Bowerman has a particular strength in persuasion, and if you haven’t bought this book because you’ve already decided to self-publish, the first chapter will convince you why you need to. There are a number of other books on self-publishing, some very useful, but this book is particularly valuable, partly because of its relaxed and upbeat style, and partly because it is so well structured, and partly because Bowerman has made full use of his thirty plus years of sales and marketing experience to provide critical information which goes well beyond the actual publishing process.
Reviewed by Magdalena Ball
The Well-Fed Self-Publisher: How to Turn One Book into a Full-Time Living
By Peter Bowerman
Paperback: 294 pages , ISBN: 0967059860
Peter Bowerman provides one of the best examples I know of ‘practising what you preach.’ Bowerman’s book The Well-Fed Writer was well written enough to convince even the most esoteric creative writer that commercial writing is a viable route to writing success. Peter’s own success as a commercial writer was the perfect clincher for would-be commercial writers, but I suspect that the success he had from his first self-published book might have outweighed his commercial business, because he came back with an equally powerful second release which continued the nourishment metaphor, Back for Seconds. The learning curve for self-publishing a book is a steep one, but Bowerman’s books have been phenomenally successful. So much so, that his new release focuses directly on self-publishing. The Well-Fed Self Publisher is written in the same easy to read, chatty style as Bowerman’s other two books, and the structure as smooth and well organised.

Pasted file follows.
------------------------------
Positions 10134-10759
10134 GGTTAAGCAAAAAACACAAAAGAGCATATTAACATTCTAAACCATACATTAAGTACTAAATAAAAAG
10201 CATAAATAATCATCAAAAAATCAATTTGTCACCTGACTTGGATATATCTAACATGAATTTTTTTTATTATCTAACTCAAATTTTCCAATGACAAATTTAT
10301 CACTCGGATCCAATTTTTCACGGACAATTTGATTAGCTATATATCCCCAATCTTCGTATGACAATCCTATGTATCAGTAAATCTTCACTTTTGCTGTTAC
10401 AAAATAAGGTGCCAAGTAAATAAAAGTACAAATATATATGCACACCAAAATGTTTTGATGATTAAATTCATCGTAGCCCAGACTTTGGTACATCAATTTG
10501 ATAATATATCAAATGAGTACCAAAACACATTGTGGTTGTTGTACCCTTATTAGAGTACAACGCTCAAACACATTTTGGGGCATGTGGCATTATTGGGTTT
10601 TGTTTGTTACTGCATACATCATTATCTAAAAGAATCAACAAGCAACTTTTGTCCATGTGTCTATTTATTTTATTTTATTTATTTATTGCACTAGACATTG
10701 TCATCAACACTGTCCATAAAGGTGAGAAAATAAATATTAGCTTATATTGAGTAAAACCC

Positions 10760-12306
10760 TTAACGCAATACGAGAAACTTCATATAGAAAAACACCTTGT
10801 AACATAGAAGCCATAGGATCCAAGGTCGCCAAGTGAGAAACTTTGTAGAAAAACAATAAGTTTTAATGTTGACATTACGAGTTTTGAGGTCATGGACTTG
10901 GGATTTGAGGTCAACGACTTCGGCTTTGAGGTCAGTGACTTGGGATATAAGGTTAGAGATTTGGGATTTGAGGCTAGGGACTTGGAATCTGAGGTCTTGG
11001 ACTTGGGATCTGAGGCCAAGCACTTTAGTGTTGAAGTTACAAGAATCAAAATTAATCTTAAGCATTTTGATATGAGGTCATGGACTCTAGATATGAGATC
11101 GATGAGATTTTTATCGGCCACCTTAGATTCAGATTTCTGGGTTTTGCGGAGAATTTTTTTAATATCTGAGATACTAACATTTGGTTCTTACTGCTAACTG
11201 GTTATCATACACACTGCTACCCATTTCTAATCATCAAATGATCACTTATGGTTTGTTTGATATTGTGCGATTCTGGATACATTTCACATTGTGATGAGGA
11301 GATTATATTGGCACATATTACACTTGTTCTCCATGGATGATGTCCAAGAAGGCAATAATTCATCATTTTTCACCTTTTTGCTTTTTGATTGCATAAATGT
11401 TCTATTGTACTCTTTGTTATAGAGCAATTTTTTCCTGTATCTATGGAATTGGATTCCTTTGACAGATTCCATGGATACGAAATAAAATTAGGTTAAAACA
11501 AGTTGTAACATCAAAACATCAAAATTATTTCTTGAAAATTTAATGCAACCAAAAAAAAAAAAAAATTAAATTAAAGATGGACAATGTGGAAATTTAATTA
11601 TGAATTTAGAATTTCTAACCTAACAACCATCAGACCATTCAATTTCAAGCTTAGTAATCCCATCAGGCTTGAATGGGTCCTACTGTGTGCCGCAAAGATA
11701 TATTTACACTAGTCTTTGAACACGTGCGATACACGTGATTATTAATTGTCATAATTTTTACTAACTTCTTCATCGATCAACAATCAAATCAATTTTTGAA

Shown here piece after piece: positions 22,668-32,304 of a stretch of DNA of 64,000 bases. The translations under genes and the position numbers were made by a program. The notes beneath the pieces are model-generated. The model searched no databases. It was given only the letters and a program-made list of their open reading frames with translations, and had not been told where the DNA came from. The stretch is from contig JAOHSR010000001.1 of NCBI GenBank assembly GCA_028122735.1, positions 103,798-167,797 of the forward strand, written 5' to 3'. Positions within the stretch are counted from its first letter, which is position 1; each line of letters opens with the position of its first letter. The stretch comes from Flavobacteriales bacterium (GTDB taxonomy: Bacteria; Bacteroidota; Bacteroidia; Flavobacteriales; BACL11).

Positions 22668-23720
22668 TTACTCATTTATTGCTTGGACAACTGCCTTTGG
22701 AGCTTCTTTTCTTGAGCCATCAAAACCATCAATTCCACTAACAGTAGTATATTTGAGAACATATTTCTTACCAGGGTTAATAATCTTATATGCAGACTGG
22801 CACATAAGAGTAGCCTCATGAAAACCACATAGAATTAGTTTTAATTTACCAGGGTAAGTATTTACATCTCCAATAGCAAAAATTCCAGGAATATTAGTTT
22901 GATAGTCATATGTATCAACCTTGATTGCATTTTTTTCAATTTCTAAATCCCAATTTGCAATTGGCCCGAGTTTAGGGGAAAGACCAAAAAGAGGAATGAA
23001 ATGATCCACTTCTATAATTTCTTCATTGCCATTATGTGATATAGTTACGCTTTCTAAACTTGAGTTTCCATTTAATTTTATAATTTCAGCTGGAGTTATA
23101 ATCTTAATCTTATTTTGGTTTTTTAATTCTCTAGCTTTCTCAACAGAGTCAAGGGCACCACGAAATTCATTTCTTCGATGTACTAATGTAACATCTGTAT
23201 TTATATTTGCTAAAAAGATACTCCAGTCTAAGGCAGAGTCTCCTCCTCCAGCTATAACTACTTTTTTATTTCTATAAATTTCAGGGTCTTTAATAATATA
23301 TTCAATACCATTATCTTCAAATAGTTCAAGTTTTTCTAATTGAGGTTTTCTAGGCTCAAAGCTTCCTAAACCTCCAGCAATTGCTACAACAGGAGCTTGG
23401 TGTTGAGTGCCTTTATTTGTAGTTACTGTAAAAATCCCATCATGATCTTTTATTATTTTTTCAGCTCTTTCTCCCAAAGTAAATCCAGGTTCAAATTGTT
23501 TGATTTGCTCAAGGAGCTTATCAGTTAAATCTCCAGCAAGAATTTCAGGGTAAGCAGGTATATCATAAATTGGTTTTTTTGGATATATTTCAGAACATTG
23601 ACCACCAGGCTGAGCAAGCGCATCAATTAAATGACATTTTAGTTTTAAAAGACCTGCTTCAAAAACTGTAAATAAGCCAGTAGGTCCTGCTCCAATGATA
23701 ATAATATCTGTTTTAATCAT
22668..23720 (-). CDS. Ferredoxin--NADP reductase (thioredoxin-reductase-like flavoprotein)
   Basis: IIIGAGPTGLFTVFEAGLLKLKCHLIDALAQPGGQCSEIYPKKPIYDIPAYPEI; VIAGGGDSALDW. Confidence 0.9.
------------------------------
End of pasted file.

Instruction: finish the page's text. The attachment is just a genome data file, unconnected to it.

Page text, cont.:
Bowerman has a particular strength in persuasion, and if you haven’t bought this book because you’ve already decided to self-publish, the first chapter will convince you why you need to. There are a number of other books on self-publishing, some very useful, but this book is particularly valuable, partly because of its relaxed and upbeat style, and partly because it is so well structured, and partly because Bowerman has made full use of his thirty plus years of sales and marketing experience to provide critical information which goes well beyond the actual publishing process. The book begins by providing substantiated reasons for self-publishing, without any apologies for the large number of badly produced self-published books out there, and then cuts right into the sales and marketing chapter. This is probably the most unique and critical chapter of the book, and as usual, Bowerman pulls no punches when he says that the main reason for writing anything is to “have it read.” Of course! Is it too obvious? Not at all. I can think of quite a few authors who treat their potential readers (me in this case) with such disdain in their promotional material (never mind the book – I’ve never gotten that far) that if they have any readers at all, its down to pure luck. What Bowerman makes very clear is that even the most esoteric writing needs to get into the hot hands of readers, and without marketing you don’t get sales and without sales, not only don’t you get paid, you don’t make the key connection between writer and reader. Like the rest of the book, the chapters are neatly set out with small, well headed paragraphs, a clear point by point format, and simple, low “fog” sentences, but the ease of reading doesn’t mean this isn’t meaty. This chapter is well worth reading and re-reading, especially for authors who don’t have much marketing experience, since this is where the “Well-Fed” series stands apart from other writing books. It’s classic marketing material, including focusing on the customer (readers in this case), selling a book’s benefits, selling propositions, writing more readable (and therefore reader friendly) book, and so on, but customised for authors.